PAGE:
About ten years ago I filed a similar complaint with the privacy commissioner, but regarding the Royal Bank. The privacy commissioner did an investigation and found the bank had violated the Privacy Act, the Bank Act and I think another act. As far as I know, nothing changed with the bank but at least the privacy commissioner did an investigation and I knew that what was being done was illegal. Then again, maybe something did change. Maybe the government decided they needed to protect their friends and implemented an obstructionist policy regarding any inquiries.
- Then there are the federal integrity commissioners. Christiane Quimet, first, and Mario Dion (1, 4, 5), second integrity commissioner in a row accused of incompetence and mismanagement. This office, created by the Conservative government, “is supposed to protect public servants who blow the whistle on wrongdoing within the federal government”. (1) “He (David Hutton) said Ouimet and Dion are both lifelong bureaucrats who come from a culture where protecting those above you is a career-enhancing prerequisite. (1)
“Now you’re putting these people in a position where their job is to expose wrongdoing which will embarrass their deputy minister and departments, if it’s done properly,” said Hutton.” (1) So, Wouldn’t it be better to have a citizen committee(s), not appointed by the politicians or their lackeys, select the commissioners.
Sheila Fraser, auditor general, audited Ouiment and “also found Ouimet was bullying her staff, sometimes yelling and swearing at them in public”. (2)
“During her three years on the job, Ouimet investigated only five of the more than 200 complaints her office received, and never produced any recommendations or findings of wrongdoing committed against whistleblowers. (2)
In addition to three years of wages and benefits for doing apparently virtually nothing, Christiane Ouiment was paid $500,000 of our money when she was forced to resign in disgrace (isn’t this called fired). Do you get paid to quit a job/fired, especially because you failed to do your job?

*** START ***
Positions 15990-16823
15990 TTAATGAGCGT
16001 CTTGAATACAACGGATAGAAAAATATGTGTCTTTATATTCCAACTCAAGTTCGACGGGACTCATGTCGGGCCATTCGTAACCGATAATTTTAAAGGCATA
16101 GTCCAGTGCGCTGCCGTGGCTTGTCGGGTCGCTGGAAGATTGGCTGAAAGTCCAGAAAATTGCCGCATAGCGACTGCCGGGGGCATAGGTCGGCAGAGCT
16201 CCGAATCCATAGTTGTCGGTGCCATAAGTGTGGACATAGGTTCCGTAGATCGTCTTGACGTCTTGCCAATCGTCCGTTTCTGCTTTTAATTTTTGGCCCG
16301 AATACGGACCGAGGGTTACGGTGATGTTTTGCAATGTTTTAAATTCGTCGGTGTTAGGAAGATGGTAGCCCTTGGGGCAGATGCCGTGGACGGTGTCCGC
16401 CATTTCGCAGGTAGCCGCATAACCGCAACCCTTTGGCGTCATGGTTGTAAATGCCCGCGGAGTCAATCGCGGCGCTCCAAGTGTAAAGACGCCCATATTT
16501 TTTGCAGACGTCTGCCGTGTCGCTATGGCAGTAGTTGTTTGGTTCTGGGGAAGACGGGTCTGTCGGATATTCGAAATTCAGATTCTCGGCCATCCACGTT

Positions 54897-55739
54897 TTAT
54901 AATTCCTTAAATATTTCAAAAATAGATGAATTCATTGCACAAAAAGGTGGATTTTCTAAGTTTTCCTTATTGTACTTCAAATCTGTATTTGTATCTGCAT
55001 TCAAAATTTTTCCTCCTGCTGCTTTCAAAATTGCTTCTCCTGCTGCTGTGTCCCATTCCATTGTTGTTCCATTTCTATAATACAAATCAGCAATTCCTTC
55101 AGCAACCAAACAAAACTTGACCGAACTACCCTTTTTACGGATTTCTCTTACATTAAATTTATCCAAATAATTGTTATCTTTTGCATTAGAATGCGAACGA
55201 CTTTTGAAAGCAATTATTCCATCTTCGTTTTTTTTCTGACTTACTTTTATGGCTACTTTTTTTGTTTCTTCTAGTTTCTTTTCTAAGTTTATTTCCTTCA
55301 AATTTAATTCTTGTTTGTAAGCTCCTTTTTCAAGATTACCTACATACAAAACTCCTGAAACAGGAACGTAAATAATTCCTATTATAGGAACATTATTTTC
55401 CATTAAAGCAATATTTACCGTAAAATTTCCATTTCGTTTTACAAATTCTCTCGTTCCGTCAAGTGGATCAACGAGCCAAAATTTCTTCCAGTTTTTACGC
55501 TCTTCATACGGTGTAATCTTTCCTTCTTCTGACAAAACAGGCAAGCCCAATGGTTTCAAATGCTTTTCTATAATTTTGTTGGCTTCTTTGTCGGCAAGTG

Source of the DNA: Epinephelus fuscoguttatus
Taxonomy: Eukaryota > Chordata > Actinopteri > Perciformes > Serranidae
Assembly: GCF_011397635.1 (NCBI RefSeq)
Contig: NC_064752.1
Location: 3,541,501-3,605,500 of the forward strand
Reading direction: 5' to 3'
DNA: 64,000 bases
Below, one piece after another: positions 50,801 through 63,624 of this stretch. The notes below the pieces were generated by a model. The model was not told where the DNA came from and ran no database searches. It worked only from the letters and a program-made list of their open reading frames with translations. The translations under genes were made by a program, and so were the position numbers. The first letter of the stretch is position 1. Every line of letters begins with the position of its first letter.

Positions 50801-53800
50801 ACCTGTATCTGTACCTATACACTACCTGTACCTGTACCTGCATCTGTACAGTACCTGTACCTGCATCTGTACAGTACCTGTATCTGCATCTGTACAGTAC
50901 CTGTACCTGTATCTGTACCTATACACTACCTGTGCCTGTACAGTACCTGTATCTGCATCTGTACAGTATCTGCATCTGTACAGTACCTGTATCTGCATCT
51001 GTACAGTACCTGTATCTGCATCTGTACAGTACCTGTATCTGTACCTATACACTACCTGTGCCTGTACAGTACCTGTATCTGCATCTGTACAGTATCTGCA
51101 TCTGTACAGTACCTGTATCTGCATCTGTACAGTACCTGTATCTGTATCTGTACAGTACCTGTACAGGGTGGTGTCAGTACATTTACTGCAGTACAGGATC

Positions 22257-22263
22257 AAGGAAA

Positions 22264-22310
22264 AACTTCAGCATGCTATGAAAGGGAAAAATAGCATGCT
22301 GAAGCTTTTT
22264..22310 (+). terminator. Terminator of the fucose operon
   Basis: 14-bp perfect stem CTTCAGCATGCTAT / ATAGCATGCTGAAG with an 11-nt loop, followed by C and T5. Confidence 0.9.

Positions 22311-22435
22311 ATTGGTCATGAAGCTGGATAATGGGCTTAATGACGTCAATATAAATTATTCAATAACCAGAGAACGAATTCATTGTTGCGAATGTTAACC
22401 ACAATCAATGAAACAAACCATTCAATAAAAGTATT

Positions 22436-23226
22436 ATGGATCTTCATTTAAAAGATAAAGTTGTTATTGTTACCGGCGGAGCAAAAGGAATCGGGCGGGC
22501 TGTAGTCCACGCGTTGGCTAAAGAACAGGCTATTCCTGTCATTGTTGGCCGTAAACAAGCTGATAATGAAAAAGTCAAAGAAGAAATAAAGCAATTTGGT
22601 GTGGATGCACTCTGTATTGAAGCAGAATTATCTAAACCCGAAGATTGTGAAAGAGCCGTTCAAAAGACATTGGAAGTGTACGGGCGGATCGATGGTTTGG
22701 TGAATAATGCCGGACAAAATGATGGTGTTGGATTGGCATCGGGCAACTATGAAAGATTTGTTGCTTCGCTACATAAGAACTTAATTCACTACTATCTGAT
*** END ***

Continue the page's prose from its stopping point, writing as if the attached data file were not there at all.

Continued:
“But since Ouimet was an officer of Parliament and not beholden to the government, opposition MPs are now wondering why the prime minister was the one to buy her out.”
“’Why does the prime minister get to decide?’ asked Liberal MP Navdeep Baines, adding Ouimet’s closeness with the government, “puts into question her independence as well.
‘Why was the prime minister’s office and his department (the privy council) interfering with her independence, and why did she receive half a million dollars to walk away?’” (3)
I am pleased to hear that over 200 people, in about three years, in the federal government are courageous enough to become whistleblowers. It is always disappointing, of course, that it’s necessary and that nothing is being done about it because the politicians have created fake organizations.
Remember we pay for all these sham organizations who treat us with contempt.
- Auditor general: ‘Gross mismanagement’ in files handled by integrity commissioner, Bruce Cheadle, 15 Apr 2014, Toronto Star.
- Former integrity commissioner ignores summons, again, 08 Feb 2011, Toronto Sun
- Ouimet calls AG’s ‘special’ audit a personal attack, Bryn Weese, 10 Mar 2011, Toronto Star
- Canada’s integrity commissioner should be fired,Guiseppe Valiante, 15 Apr 2014, Toronto Sun
- Integrity Commissioner Dion should be replaced, Allan Cutler, 14 Apr 2014, Canadians for Accountability